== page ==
Apart from assigning Crown controls, the Logitech utility also very usefully lets you remap function keys. For example, I never use the macOS Launchpad, which can be invoked using F4, so I re-assigned the key to display the Notifications sidebar instead.
I found Logitech’s wireless CRAFT advanced keyboard to be a solid, well-built peripheral that is comfortable in daily use – even despite my Enter key issues. I would have liked a longer battery life – for me it averaged about 8 days – but this isn’t sold as a portable keyboard and anyway, you get plenty of warning before it completely runs out of juice.
As for the Crown, I found it intuitive and easy to get to grips with, requiring little thought when used to adjust system controls and only a gentle learning curve when working within Adobe apps.
That said, if you’re a professional who spends a lot of time in a more niche creative application, you may run into trouble. The CRAFT’s software support is still wanting on Mac, but that’s something Logitech hopes to address soon.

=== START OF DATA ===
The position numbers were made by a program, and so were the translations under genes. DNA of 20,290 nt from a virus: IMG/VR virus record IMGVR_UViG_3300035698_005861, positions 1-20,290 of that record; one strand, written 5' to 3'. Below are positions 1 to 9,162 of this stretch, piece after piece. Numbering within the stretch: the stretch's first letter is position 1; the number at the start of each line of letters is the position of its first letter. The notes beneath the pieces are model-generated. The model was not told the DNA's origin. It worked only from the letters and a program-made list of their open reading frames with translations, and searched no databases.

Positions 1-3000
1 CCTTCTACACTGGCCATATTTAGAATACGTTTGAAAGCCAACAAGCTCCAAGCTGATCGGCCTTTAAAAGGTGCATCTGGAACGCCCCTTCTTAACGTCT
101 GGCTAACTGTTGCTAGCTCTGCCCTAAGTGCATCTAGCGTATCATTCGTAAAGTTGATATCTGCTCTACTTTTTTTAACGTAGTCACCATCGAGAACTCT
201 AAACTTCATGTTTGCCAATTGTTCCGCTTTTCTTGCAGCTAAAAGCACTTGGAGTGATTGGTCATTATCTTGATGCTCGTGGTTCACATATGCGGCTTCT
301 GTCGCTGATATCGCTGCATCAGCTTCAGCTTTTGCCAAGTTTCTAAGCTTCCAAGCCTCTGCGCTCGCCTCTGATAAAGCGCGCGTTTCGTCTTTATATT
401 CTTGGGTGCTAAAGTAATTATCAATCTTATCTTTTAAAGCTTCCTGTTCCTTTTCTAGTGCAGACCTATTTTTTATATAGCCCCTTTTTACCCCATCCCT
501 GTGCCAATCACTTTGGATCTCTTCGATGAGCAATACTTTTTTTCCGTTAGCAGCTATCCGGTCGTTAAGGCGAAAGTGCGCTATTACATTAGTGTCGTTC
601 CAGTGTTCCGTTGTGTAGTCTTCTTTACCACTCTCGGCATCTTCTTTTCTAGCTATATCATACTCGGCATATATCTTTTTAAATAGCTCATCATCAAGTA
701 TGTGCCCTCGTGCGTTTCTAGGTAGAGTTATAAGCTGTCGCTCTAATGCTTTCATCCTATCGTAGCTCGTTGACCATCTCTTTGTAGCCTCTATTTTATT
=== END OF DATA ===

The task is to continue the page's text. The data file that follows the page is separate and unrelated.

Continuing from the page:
My only real gripe is the price. $200 – or £180 in the UK – is a lot to pay for a wireless keyboard, dial or no dial. In my opinion, $150 would have been a more reasonable ask, given the current state of the CRAFT’s software compatibility.
- Customizable dial and function keys
- Comfortable to use
- Pairs with up to 3 devices
- Battery life could be better
- Lack of app support
How to Buy
The Logitech CRAFT Wireless Advanced Keyboard costs $199.99 and can be ordered directly from the company’s website.
Note: Logitech supplied the CRAFT Keyboard to MacRumors for the purposes of this review. No other compensation was received.